But at PGG Wrightson's annual meeting last year the company spelled out that the performance of its seeds and grain business was again a highlight "with a performance that is noteworthy in light of subdued international trading conditions".
Various PGG Wrightson slides went on to say the New Zealand business featured widespread adoption of endophyte technology AR37 and the commissioning of the Rolleston distribution centre.
The seeds business had seen progress in creating a strong team in Australia with some success in the adoption of new products. The international seeds business also experienced a good trading year, meeting or exceeding all revenue and ebitda targets.
On the R&D front, the Grasslands Innovation Shareholders Agreement was signed last June, increasing the PGG Wrightson Seeds ownership to 70 per cent and consolidating all "our grass and legume breeding into this joint venture".
In another slide, the company said PGG Wrightson Seeds continued to build and support the adoption of technology packages for our South American customers, including the farmers in Uruguay and Argentina.
NZ Ruralco, our new company in Brazil, gained traction in that market. During the year the company also finished the development of the Kiyu Research and Development farm facilities in Uruguay.
The prime strategic takeout was the particular slide spelling out that PGG Wrightson "had the opportunity to build an Asian, Australasian and South American-centric Global Seeds business by linking Australia and South America with China".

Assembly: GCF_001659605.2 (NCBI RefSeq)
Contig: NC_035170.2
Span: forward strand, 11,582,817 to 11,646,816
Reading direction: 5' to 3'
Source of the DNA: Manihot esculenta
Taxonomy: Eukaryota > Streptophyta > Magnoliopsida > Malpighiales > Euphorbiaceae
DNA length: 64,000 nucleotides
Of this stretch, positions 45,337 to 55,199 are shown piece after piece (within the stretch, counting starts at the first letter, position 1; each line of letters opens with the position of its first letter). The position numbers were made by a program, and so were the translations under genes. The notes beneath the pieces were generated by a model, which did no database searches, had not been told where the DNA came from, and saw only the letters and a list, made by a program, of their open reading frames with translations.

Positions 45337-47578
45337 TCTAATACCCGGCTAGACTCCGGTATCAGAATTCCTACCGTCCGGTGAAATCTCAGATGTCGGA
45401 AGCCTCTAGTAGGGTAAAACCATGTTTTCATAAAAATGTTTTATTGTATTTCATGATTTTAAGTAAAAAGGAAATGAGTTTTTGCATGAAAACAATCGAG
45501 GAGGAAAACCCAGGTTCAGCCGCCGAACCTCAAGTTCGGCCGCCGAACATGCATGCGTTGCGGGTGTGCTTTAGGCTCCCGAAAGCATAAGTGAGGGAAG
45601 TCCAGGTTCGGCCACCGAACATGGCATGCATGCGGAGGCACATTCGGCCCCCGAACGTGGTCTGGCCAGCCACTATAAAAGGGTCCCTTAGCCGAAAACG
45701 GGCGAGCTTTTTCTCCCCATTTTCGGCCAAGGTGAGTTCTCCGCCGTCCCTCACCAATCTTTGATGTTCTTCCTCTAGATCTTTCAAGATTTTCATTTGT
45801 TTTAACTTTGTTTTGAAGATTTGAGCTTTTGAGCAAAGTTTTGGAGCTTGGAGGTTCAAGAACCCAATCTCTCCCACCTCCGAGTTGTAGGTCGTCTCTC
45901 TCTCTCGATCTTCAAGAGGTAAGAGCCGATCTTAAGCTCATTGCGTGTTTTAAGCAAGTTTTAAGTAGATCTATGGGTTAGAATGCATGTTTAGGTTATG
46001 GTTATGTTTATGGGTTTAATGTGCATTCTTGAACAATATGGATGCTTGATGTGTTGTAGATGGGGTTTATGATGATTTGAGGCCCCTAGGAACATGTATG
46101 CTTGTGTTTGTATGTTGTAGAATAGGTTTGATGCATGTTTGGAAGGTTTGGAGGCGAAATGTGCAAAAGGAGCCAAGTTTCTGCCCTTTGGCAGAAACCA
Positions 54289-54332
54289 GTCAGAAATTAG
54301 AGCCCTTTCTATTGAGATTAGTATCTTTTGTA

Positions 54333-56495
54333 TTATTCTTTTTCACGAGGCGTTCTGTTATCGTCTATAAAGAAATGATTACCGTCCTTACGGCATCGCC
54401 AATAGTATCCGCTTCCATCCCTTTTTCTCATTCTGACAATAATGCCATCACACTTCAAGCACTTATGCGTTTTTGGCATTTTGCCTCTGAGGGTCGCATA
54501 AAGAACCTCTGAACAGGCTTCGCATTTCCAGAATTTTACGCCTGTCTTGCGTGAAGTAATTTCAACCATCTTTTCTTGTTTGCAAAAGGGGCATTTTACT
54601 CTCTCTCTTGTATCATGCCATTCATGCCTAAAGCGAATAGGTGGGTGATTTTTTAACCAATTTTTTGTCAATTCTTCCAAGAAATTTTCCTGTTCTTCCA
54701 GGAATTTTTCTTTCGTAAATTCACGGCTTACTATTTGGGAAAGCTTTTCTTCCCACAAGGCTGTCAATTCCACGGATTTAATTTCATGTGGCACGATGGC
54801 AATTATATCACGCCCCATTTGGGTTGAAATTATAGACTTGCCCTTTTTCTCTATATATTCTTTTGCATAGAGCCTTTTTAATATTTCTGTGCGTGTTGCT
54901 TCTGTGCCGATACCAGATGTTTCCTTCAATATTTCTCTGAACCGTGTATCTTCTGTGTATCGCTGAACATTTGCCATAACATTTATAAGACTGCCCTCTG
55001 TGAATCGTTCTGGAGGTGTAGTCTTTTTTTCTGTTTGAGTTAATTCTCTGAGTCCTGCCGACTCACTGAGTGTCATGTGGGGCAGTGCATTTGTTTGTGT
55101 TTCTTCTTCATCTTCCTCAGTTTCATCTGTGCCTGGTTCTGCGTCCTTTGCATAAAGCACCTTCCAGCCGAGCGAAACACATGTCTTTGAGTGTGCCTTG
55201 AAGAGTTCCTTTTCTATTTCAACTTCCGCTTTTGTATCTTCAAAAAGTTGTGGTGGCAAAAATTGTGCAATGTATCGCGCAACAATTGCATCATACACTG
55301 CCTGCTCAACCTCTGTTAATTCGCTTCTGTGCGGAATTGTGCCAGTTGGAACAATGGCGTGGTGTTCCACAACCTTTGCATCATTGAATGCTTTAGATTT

"The global financial crisis will present opportunities to add to our seeds footprint and expand our ability to take our intellectual property portfolio to market."
It is clear that at the time these slides were composed (last October) PGG Wrightson must have seen itself as a driving force in the ambition to set up a global seeds business.
But with Agria Singapore poised to take "partial control" there has still been nothing from Sir John and the "independents" which sheds light on why PGG Wrightson has allowed Agria to move into the pole position to drive the global strategy.
Agria chief executive Tao Xie (XT) was "rather busy" yesterday and unavailable to comment until next in New Zealand.
Surprisingly, given the public interest in this takeover, the OIO would not release the conditions which have been imposed on Agria Singapore. It says it will have to hold discussions with Agria first on the nature and extent of public disclosure.
Frankly this is not good enough.
The OIO clearly needs a few lessons when it comes to the political art of "fudge, smudge and nudge".
When Agria originally bought into PGG Wrightson - essentially to save the bacon of the company and its debt-ridden prime shareholders - a co-operation agreement was formed under which, according to the OIO, the parties agreed "to take certain steps in relation to agricultural research and development, investment and establishment of various joint-ventures internationally". That was more than two years ago.
PGG Wrightson's remaining minority shareholders - and the New Zealand farming community - deserve to be let into just what the new majority shareholders plan.